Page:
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A team of mobile security experts at research firm Zimperium have recently discovered an exploit in Android that could let hackers gain access to your mobile device much easier than you’d think. Normally when reports surface regarding Android malware or security flaws, the user would need to either download the affected application or file for the exploit to reach their devices. However, that might not be the case with this recent finding.

According to Joshua Drake, security researcher at Zimperium, here’s how it would work: a hacker creates a malware-laden video, sends you the file through MMS, and that’s it. Depending on which messaging application you’re using, the video could trigger the vulnerability right away. For instance, Hangouts processes videos instantly which allows users to view the media content right away, no waiting required. For most stock text messaging apps, though, you’d need to open the message and play the video in order for the hackery to take place. When talking about messaging apps, Drake notes that “it does not require in either case for the targeted user to have to play back the media at all”.

For the most part, details on the exploit are being withheld from the public until Zimperium’s BlackHat even in Las Vegas next week. We’ll know more specifics on the exploit itself when that event takes place.

Drake sent in security patches to Google when he uncovered the exploit back in April

Drake sent in security patches to Google when he uncovered the exploit back in April. Google quickly accepted Drake’s patches and has already sent out a fix to all of its hardware partners. In order to get the fix, though, you’ll need to wait until your phone’s manufacturer or carrier sends it out to consumers. The researchers who discovered the flaw tell NPR that they don’t believe this exploit is currently at use in the wild. But even though it may not be currently affecting our devices, a fix needs to happen sometime soon – this exploit is, according to Drake, able to run on any Android device running Android 2.2 or later.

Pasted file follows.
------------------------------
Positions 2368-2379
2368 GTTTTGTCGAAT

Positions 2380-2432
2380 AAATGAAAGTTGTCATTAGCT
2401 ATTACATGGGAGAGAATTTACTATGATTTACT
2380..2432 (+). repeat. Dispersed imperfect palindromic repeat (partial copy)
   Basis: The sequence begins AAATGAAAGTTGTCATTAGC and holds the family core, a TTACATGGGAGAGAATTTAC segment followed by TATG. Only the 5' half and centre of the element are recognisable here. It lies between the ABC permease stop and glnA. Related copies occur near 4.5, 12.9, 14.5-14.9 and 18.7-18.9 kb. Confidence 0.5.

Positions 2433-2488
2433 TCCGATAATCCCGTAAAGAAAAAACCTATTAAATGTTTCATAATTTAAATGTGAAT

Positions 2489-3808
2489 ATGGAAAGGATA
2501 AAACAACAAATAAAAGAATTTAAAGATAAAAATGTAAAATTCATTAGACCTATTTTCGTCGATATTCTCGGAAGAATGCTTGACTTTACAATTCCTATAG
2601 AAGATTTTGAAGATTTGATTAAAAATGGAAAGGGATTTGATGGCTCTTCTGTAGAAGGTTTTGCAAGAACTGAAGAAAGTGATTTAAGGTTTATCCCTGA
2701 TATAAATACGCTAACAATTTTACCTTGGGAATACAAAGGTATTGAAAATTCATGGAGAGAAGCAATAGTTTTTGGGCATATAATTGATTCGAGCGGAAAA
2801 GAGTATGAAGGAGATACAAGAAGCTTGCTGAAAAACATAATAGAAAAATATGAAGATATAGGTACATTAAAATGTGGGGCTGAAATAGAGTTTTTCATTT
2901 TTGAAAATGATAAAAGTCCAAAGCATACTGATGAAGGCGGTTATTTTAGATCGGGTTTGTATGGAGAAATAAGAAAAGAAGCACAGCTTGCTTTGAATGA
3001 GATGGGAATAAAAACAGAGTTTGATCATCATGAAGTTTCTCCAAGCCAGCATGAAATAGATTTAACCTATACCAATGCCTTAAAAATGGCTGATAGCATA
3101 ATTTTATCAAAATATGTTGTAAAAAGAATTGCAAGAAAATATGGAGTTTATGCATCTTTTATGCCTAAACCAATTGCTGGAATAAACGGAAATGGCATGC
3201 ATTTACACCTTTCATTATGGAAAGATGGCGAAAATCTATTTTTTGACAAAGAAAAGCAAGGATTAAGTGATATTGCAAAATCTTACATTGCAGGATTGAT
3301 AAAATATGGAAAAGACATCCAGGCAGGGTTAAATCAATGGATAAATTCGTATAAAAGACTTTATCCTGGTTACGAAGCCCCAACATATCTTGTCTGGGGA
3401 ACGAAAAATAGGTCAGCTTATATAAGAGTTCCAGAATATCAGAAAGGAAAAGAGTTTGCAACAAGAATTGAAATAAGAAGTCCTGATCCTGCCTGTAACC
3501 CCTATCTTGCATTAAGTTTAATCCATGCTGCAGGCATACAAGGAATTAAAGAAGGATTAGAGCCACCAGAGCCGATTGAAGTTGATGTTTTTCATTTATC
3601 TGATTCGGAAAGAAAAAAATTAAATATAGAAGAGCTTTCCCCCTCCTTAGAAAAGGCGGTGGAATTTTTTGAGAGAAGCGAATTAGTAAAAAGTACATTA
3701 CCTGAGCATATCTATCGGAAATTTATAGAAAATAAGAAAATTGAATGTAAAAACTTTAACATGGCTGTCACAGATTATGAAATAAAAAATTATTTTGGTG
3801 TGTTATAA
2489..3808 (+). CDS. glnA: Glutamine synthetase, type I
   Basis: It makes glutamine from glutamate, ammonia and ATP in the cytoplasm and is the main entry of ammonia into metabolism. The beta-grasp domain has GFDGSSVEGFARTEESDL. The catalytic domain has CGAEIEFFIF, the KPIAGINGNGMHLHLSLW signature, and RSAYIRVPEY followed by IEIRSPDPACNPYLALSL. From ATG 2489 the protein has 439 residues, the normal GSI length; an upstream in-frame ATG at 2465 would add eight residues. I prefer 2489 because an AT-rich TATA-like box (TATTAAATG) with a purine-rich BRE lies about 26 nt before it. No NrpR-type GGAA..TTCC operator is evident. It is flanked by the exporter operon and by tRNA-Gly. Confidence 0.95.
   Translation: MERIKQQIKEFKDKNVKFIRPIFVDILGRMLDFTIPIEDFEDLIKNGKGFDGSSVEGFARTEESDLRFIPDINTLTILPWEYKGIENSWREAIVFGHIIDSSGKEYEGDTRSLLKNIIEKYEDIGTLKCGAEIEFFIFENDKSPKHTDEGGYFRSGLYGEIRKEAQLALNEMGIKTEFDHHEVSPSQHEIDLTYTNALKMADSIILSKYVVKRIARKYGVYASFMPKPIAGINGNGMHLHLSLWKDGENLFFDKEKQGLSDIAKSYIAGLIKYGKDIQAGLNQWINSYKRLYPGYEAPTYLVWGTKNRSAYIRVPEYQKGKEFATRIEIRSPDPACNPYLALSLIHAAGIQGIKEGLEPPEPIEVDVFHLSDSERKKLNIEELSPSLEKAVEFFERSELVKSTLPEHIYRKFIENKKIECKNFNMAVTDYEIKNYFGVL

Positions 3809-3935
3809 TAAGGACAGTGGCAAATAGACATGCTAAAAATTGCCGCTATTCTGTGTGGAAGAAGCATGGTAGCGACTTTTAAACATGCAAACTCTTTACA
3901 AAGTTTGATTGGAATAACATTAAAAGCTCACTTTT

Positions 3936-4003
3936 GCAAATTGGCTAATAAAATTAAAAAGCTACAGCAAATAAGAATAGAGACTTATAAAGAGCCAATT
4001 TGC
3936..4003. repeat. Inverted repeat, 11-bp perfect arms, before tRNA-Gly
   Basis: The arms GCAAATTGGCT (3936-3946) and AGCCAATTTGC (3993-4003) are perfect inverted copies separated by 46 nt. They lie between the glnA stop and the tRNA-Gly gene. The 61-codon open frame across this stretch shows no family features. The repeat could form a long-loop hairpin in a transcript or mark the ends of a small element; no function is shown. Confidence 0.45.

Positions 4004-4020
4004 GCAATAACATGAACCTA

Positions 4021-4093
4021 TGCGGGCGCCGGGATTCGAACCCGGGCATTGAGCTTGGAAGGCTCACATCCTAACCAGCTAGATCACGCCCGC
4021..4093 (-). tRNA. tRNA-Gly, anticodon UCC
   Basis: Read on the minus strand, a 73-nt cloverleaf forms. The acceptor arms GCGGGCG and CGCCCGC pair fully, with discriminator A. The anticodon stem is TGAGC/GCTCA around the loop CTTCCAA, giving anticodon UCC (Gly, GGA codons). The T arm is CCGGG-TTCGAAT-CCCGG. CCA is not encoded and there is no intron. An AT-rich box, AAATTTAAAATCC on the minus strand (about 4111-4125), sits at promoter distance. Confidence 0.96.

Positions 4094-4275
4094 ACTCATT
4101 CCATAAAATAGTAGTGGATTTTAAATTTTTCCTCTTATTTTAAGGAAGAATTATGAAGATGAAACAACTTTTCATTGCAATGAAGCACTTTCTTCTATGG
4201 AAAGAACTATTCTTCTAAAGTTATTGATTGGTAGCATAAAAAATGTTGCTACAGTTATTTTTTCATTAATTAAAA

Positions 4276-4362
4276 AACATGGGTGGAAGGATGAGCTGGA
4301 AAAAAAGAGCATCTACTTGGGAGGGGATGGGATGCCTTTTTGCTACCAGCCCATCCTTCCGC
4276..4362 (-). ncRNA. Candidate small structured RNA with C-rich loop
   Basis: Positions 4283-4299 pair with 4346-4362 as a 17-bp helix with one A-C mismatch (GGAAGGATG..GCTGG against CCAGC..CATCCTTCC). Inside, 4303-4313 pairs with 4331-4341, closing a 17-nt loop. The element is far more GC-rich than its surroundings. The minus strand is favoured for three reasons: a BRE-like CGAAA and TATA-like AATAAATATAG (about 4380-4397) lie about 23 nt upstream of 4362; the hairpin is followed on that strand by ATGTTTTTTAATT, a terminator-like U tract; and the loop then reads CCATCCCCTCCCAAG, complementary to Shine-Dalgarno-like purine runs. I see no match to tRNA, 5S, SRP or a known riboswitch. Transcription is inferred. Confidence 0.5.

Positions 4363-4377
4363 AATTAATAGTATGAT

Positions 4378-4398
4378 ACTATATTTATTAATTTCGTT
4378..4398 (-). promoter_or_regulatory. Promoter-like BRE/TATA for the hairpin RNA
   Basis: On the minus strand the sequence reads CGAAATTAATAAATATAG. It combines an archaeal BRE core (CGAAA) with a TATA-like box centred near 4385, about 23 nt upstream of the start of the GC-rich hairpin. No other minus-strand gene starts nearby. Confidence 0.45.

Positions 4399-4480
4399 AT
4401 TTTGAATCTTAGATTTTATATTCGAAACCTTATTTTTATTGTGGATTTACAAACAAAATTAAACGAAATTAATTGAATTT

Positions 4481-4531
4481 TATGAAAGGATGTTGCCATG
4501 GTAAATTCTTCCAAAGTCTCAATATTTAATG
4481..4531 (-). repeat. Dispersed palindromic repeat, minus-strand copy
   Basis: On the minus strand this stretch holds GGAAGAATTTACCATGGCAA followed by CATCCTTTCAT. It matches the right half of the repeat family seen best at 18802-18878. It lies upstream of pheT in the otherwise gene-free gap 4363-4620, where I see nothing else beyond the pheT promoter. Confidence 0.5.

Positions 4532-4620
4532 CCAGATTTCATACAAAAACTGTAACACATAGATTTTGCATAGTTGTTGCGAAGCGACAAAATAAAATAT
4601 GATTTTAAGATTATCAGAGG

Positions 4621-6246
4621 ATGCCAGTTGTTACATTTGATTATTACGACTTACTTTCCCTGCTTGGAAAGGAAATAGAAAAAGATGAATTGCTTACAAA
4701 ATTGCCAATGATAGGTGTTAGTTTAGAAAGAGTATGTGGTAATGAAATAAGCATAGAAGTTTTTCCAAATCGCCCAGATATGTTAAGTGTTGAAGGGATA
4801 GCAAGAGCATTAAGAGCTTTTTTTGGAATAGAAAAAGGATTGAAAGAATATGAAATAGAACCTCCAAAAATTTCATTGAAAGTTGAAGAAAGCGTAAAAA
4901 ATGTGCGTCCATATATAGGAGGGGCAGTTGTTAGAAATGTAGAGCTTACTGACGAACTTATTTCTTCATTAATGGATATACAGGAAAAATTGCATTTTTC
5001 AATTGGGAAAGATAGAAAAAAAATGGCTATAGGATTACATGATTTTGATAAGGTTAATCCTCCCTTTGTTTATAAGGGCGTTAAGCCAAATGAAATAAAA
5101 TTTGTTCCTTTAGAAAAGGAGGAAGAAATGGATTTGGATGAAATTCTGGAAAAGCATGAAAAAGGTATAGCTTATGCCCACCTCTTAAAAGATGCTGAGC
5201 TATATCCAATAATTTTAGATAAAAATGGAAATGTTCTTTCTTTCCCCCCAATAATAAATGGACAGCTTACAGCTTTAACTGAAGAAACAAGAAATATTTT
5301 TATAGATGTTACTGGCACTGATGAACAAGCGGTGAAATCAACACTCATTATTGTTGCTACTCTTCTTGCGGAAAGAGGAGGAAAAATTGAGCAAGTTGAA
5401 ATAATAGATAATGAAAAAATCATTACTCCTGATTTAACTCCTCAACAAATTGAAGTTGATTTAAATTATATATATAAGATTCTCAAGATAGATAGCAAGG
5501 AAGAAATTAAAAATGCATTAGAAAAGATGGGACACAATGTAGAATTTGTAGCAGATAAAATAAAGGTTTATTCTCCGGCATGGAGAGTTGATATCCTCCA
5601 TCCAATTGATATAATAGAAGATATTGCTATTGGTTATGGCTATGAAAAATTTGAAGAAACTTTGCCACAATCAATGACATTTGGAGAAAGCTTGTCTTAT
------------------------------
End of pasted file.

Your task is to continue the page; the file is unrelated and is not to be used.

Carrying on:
Just because these devices are potentially at risk, doesn’t mean the attack will be 100% successful, though. Google tells Forbes, “Most Android devices, including all newer devices, have multiple technologies that are designed to make exploitation more difficult. Android devices also include an application sandbox designed to protect user data and other applications on the device”.

At this time it’s not clear as to which manufacturers will send out security fixes to their devices, if at all.

Jimmy Westenberg
Lover of all things Android, Star Wars, dogs, coffee, and music.
  • OhStopItYou!

    so an article about a security issue with android without actually actually telling users how it works (an in it’s technical stuff and why it happens)

    • Jimmy Westenberg

      Details are pretty scarce about how this whole thing works at the moment. We’ll know more next week when Zimperium holds its BlackHat event in Las Vegas. http://blog.zimperium.com/the-biggest-splash-at-blackhat-and-defcon-2015/

      • Sonnal

        so this is PR for the event?

      • OhStopItYou!

        Thanks for letting me know. I will definitely be on the lookout for more info!

  • Arman

    Naturally uninstalling “google hangouts” would be the first step to mitigate the threat until we have more information

    • John Doe

      Send out an update to turn off the auto-run option in Hangouts. would be a good 1st step, until a fix has been actually rolled out.
      I thought that Google held a hacker convention to see how safe Android was .. or maybe that was for something else ..
      Either way it would be a good idea to do so ..

    • John Garlits

      Disable automatic MMS retrieval on Hangouts AND whatever SMS app you use (like the one that came with your phone if it’s not a Nexus). Don’t download from unknown numbers. Temporary fix that every tech site SHOULD be publishing. Not sure everyone will be able to uninstall or disable Hangouts on their phone depending on their phone and how it’s locked down. Looks like I could only disable it on my T-mo G4.

      • Arman

        I am using Contacts+ and trying to find that setting but all i see is change the MMS setting to proxy as opposed to the address that it is getting from the carrier. Any suggestions?

        • John Garlits

          Hmm, not sure. Maybe you want to consider a different app temporarily? I wonder what would be the impact of that “Don’t use Lollipop MMS APIs” setting. What would it use instead? Above my knowledge. Maybe contact the developer of your app to find out, or see if they’ll issue an update with the setting to disable automatic MMS (and make it default off ideally).

          • Arman

            The default Cyanogen OS 12 MMS has the setting and it was turned off by default. Guess i should go back on the default Messaging app for now.

  • Arman

    Another good measure would be using a spam blocker app like “Truecaller – Caller ID & Block” that blocks the unknown and suspicious SMS to begin with.. You can get it from Google play:

  • Paul M

    I just cleared the MMS settings from the apn settings on my phone, so now it can’t download MMSs at all.
    Sure, I broke MMS, but I never use them as my carrier charges me quite a bit for using them.

  • flye

    Damn….. I have not receive any mms for years! Do ppl still use mms????

  • shivansh

    Damn I am getting notification when I open whatsapp that new version is available and when I click install It directly starts installing and also i checked Google play store there was no update and when I click change log I takes me into fake website.